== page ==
exploring how increased community garden engagement can connect students, faculty, and staff to existing campus resources, which promote food security, urban agriculture, and healthy lifestyles
Pictured above, left to right: [top] Jonah Eisen (team leader), Jada Larson, Julia Campbell [bottom] Claire Villegas, Jack Miller (team leader), Amy Stanfield

SAR Project | 2020

Exploring Community Garden Engagement on Campus

SAR Community Gardens Team

Exploring Community Garden Engagement on Campus

 

Exploring How Increased Community Garden Engagement Can Connect Students, Faculty, and Staff to Existing Campus Resources, Which Promote Food Security, Urban Agriculture, and Healthy Lifestyles

Our research project seeks to understand the potential social and environmental impacts of having the Jane B Semel HCI community garden at UCLA. The target goal of the project is to establish an outreach program that aims to educate students about gardening and increase the visibility and interest in the HCI community garden among UCLA students and staff. We will engage students with urban agriculture programs and maximize the pot with locally-sourced produce. At the UCLA campus, several other aspects of gardening are explored including the benefits on mental health and the potential for on-campus composting. The first part of our research will include taking baseline soil samples of the garden beds to identify knowledge gaps that currently exist about the status of our gardens. These knowledge gaps will help us form educational opportunities for students that will increase overall garden engagement on campus.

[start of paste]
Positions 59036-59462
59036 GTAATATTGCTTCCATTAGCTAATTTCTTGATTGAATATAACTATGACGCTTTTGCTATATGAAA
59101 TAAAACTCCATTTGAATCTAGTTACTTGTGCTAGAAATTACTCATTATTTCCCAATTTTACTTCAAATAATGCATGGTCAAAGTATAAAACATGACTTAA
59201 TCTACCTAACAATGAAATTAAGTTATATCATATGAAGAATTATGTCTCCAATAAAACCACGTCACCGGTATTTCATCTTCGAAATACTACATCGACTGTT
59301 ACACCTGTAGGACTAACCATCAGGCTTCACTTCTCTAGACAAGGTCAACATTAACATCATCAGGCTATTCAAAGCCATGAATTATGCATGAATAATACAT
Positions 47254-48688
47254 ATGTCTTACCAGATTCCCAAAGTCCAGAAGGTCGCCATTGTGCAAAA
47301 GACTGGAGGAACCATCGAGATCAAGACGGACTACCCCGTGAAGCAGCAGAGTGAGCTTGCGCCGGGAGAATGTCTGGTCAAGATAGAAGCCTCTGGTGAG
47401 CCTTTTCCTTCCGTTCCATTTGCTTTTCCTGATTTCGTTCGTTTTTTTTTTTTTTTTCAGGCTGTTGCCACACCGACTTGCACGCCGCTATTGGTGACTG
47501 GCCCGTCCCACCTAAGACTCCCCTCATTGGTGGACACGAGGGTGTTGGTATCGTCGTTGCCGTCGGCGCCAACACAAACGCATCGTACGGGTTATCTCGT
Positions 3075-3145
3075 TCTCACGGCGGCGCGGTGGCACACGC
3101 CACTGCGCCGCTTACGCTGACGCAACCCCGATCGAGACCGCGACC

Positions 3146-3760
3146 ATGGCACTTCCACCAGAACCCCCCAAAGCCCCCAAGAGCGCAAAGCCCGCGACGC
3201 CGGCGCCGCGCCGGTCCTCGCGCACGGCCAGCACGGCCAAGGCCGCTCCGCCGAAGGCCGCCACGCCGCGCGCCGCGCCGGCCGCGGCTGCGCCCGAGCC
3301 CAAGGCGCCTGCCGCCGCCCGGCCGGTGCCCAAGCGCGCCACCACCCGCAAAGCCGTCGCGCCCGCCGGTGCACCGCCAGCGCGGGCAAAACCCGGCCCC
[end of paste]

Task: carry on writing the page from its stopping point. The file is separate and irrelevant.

Stakeholder(s): Mark Biedlingmaier, Antoine Kunsch

Team Leaders: Jonah Eisen, Jack Miller

Team Members: Jada Larson, Julia Campbell, Claire Villegas, Amy Stanfield


 

Final Deliverables

 

exploring community garden engagement on campus


 

Media Assignments

exploring community garden engagement on campus
With their infographic assignment, the Community Gardens Team created “The Benefits of Gardening”, which encourages students to start their own garden to not only grow food, but to promote mental health.

 

 

 

 

 

 

 

 

 

 

 

 

 

 

 

 

 

 

 

 


Other Deliverables 

 

Midterm Report: “Expanding Experiential Learning Opportunities Through UCLA Community Gardens”

Midterm Presentation: Community Gardens 2020 Midterm Presentation

Press Release: “How Can Community Gardens Serve to Address Food Security and Increase Food System Sustainability?” 

 

Final Presentation: “How can our university garden infrastructure be integrated into existing food and health related resources at UCLA to optimize the social and environmental impacts?”

Final Report: “Optimizing the Social and Environmental Impacts of Garden Infrastructure”